What Should Happen From This Point If All Parties Were Playing Fair And The Claim Was Going To Move Forward Approved Improperly?
Ideally, after a loss, a property owner notifies the carrier, and they agree to pay the claim. The carrier then pays those bills in full promptly. This does occasionally happen. We do hear about it happening, and there are lucky homeowners who have good adjusters, or good insurance companies that take care of them. That’s the ideal situation.
More often than not, the insurance company decides they don’t want to give the property owner what they are owed to put the house back into its pre-loss condition. In that case, that’s a whole new ballgame. That is where we come in.
Once A Claim Has Been Filed, What Generally Are The Property Owner’s Responsibilities At That Point?
Typically, the policies require the insureds to show the property and grant access to let the insurance company investigate and adjust the loss. The property owner might have to produce documents, or give a sworn statement to assist the insurance company’s investigation, or fill out a sworn proof of loss. It is dictated by the policy what the post-loss conditions are for the insured.
Should The Homeowner Be Paying For The Damages And Getting Things Repaired Or Is It Best To Wait For A Settlement?
Everyone has different financial situations, and in the case of people who can afford to pay cash out of pocket immediately to address the property damage claim, that is ideal. Other people don’t have that kind of money to come out of pocket, so they might only be able to have their mitigation work done, and they might want to wait on the rebuild portion of the claim to see how much money that the insurance company ends up paying. I’ve experienced both, it works differently for everyone, and it boils down to a personal financial decision.
Remediation is the cleaning up of the initial damage. Then, there is the build-back or reconstruction, which puts the home back to its pre-loss condition. The losses are divided into those two phases – mediation and reconstruction. There are some contractors will do the work upfront in exchange for the promise to be paid back when the insurance company ends up paying out as a result of the lawsuit.
Once The Claim Has Been Filed, What Are The Responsibilities Of The Insurance Company At That Point?
The insurance company has 90 days to investigate the claim, make a claim determination, and either issue payment or deny the claim. The contract between the insured and the insurance company requires that the insurance company restore the property to the pre-loss condition. That’s the standard that we’re looking at, so as a consumer, that’s what you want to hold the insurance company to in exchange for your insurance premiums that you diligently pay every year. These typically amount to thousands of dollars or more in exchange, and when there is a loss, the insurance company is expected to pay for both the mediation of the loss and the restoration of the property to its pre-loss condition. That is their duty.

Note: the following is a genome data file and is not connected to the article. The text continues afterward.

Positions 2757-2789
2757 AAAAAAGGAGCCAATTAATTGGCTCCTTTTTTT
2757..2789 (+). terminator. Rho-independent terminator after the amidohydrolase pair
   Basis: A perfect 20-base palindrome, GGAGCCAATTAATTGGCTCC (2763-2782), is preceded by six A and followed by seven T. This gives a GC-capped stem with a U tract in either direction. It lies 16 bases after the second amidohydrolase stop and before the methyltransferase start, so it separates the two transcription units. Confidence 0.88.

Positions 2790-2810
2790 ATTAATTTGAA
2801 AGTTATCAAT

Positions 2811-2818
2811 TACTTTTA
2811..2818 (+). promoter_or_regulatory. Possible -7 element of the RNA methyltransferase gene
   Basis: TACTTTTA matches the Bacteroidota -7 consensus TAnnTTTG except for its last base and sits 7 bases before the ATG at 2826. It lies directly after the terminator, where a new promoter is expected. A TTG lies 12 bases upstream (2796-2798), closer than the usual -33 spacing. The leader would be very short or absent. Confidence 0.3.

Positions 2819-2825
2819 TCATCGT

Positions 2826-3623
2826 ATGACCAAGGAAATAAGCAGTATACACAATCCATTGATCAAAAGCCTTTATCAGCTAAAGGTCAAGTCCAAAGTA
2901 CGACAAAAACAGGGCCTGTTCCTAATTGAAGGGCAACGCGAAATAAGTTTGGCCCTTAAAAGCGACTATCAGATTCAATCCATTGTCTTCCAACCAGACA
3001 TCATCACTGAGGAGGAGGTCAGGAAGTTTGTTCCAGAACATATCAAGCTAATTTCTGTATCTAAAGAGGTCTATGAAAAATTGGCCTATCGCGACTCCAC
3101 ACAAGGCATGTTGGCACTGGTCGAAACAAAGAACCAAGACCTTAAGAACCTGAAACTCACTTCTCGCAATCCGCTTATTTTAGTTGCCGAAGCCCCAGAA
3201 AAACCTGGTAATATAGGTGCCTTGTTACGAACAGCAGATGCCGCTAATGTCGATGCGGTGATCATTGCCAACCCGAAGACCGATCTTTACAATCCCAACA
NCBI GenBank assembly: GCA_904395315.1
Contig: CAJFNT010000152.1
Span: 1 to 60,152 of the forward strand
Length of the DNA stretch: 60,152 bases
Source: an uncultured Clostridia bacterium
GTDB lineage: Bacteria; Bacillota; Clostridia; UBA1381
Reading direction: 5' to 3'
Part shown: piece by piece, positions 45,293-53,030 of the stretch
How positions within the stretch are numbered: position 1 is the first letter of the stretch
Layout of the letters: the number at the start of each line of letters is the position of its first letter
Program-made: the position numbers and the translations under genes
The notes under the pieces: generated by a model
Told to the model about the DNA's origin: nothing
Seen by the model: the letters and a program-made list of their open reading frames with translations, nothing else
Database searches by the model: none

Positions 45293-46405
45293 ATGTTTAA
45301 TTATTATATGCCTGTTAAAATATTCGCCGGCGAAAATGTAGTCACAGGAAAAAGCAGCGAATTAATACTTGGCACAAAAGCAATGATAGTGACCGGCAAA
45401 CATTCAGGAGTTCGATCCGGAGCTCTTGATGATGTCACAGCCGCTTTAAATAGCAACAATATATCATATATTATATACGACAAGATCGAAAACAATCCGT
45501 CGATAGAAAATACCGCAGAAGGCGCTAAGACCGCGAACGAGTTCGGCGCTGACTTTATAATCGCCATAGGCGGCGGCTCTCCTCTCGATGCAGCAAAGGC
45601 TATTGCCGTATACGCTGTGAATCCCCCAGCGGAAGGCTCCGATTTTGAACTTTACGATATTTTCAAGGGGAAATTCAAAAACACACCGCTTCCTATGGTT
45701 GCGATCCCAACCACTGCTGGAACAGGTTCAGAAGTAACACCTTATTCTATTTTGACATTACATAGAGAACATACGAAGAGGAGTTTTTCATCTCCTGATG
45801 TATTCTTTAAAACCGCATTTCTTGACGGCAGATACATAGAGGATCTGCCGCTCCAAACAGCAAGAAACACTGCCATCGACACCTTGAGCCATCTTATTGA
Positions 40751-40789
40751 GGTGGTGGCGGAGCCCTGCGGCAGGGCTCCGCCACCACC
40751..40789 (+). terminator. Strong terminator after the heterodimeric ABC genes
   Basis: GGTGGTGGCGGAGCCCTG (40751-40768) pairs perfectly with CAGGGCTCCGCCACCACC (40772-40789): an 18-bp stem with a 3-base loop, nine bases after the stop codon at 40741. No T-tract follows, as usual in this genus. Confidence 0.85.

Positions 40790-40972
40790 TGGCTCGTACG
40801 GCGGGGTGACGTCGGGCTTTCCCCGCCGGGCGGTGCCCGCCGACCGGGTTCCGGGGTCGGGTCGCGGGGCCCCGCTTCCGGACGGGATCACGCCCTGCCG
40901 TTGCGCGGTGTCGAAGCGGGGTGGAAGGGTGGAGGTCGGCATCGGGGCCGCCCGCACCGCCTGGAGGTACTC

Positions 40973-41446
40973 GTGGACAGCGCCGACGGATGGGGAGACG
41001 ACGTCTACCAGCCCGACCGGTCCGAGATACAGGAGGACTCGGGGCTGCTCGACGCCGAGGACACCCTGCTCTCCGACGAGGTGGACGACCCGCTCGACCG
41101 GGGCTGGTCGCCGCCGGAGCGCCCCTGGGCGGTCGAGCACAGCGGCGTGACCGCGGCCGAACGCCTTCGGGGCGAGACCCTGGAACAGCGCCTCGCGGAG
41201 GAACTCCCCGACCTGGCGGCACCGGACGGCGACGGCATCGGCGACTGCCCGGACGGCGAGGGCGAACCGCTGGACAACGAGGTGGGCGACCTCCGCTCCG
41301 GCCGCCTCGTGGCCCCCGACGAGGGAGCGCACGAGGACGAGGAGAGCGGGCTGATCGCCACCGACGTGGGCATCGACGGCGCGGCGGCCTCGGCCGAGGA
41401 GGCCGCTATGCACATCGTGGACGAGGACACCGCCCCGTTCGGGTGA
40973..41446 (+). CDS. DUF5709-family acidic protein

If All Goes Well And The Insurance Company Were To Approve The Claim And Everyone’s Getting What They Want, How Long Ideally Should This Process Take?
If all goes well in a best-case scenario, I’ve seen it take a few weeks to complete the claims process. Typically, though, a few months is more realistic, especially when you’re talking about construction. Right now, we see a lot of labor shortages, and construction currently takes much longer than it used to, so that might make a reasonable expectation of a claim from start to finish a few months longer now than it was a couple of years ago. In the best-case scenario, it’s not unusual to see an insurance claim filed and denied two months later. It’s presented to us, we represent the client, we send a demand letter, and then within a couple of weeks, the insurance company decides to pay. On average, these claims probably take six to eight months if they go into litigation. Sometimes, the process is much shorter, and it can also be much longer.
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